Last night on Twitter, I made a comment about shopping in the app store and apparently it wasn't nearly as clear as I thought it was. I had several replies chastising me afterwards, and I wanted to clarify what I meant to say. If you still want to chastise me after that then that's totally cool, but it seemed pretty obvious that I was not able to make my point in 140 characters.
So, I'm not really an Apple person but I finally switched to an iPhone last week and I've been spending a lot of time checking out the games and seeing what I've been missing out on. I knew that there were a ridiculous amount of titles to choose from, but finally witnessing it firsthand was overwhelming, and it didn't take long before I started formulating my own plan of attack. That, combined with my knowledge of sales, marketing and consumer habits is what led me to make the comment that I did.
Here is the actual tweet: Checking out the app store. If your game is over .99 and there's no Lite/Free version to try? PASS.
Afterwards, I understood how easily it could be interpreted in a different way (and I apologize for that) so let me clear it up right now.
What I meant (and failed to get across) is that when I'm browsing the app store, there are literally thousands of titles to look at and it's a ton of work to try and research each one if the information given in the description isn't enough. My own personal preference is that I'm happy to risk $1 on something that looks promising even if I don't know any other information about it, and I'm even happier if a developer gives me a ‘lite' or free version as a way of trying before I buy—that's awesome, and it's really smart marketing.
Personally, I'm far less likely to spend anything over .99 if I don't know any information about a particular title, if none of my friends or fellow critics have recommended it, and if there is no trial or free version. With all of the competition on the app store, my feeling is that any developer putting out an unknown game at any price point more than .99 is cutting their own throat if they don't throw consumers a bone.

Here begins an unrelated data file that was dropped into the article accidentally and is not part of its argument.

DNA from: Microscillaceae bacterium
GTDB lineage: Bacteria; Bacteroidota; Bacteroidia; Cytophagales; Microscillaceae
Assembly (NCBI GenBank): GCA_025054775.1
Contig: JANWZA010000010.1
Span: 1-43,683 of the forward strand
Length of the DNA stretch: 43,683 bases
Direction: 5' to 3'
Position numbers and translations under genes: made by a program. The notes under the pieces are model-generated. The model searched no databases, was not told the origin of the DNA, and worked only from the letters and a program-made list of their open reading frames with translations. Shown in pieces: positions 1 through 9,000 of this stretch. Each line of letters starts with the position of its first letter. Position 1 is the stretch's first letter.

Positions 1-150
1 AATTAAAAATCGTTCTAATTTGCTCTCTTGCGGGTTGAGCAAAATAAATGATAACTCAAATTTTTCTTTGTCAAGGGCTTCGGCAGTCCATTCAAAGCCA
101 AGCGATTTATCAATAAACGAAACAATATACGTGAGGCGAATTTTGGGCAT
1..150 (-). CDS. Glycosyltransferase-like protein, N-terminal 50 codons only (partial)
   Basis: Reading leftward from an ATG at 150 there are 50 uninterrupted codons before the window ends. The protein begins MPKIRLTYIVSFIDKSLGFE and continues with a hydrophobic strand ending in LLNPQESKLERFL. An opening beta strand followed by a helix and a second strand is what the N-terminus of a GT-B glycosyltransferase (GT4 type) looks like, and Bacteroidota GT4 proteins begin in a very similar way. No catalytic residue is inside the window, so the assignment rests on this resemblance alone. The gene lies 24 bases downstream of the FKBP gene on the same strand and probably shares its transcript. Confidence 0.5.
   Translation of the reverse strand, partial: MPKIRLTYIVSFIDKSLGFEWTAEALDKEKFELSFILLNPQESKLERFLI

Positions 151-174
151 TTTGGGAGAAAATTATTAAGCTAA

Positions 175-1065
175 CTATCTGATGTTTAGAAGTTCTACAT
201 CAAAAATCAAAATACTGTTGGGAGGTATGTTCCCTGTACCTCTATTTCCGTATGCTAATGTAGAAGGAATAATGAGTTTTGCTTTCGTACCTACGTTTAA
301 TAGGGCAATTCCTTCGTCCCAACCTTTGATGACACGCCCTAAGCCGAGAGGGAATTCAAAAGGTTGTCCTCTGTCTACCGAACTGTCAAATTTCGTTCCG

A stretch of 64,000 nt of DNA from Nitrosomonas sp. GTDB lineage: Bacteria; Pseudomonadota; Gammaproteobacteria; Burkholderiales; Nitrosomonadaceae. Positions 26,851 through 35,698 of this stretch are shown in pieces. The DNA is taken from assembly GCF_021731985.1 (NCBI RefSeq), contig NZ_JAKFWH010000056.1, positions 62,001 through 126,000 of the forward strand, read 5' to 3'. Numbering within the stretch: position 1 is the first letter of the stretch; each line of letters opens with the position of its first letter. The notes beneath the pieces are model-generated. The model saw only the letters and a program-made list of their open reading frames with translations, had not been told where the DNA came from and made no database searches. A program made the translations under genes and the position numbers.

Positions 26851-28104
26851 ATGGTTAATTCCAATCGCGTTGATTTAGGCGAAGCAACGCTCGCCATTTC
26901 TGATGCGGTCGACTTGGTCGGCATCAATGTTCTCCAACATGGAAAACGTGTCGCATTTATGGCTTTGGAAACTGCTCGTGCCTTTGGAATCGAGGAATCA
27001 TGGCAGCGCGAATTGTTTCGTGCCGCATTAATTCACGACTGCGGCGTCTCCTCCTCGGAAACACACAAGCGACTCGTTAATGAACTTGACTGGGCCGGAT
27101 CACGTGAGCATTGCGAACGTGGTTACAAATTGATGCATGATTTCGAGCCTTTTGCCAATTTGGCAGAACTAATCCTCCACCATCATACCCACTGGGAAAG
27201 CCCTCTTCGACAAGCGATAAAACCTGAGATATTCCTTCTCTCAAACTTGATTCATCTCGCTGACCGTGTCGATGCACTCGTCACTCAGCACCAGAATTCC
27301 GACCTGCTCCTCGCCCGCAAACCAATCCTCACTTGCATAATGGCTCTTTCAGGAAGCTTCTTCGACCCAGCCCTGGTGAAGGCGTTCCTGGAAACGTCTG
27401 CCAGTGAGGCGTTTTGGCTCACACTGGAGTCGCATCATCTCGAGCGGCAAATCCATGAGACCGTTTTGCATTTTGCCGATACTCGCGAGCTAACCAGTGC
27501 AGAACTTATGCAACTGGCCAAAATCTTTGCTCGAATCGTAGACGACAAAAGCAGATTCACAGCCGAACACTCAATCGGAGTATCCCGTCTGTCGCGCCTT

I'd also like to clarify that I have no problem paying more than .99 for a game as long as it's got a good reputation or strong word-of-mouth from people that I trust. I wasn't trying to say that every game should be .99 or free, it was more meant to comment on what I see (consumer-wise) as the optimal way to appeal towards potential customers.
I hope that clarifies my position and I again apologize for being murkier than I should have been. I guess there are certain statements that just can't be made in the length of one tweet.
My good friends over at Spikysnail wanted to let people know that The Splatters is still coming, and that they've got a new video to show off. I played the game at last year's PAX and I had a blast with it, so although it may not be on everyone's radar at the moment, it's definitely one to watch for. It hits XBLA on April 11, and you can see that video here.
I'm not going to say a damn thing about Mass Effect 3's ending right for several reasons, but one of my Twitter followers sent along this chart showing the different locations of Assets to collect in the galaxy, and I thought it was a totally awesome timesaver. If you're still playing the game and working towards winning your war, you may find this map quite useful. WARNING: very mild spoilers, so look at your own risk.
Just a quick word on I Am Alive, the post-apocalyptic survival/platformer that was released on XBLA and immediately overshadowed by GDC and ME3. It's a real shame since the game has a lot of really, really interesting stuff going on and the content is so stark and mature that it's like the world's most serious boot kicking you in the gut.
I haven't had as much time to play it as I would have liked (currently, I'm guessing I'm about halfway or so) but I certainly think anyone interested in games criticism owes it to themselves to check it out and see what it has to say. More to come on this later.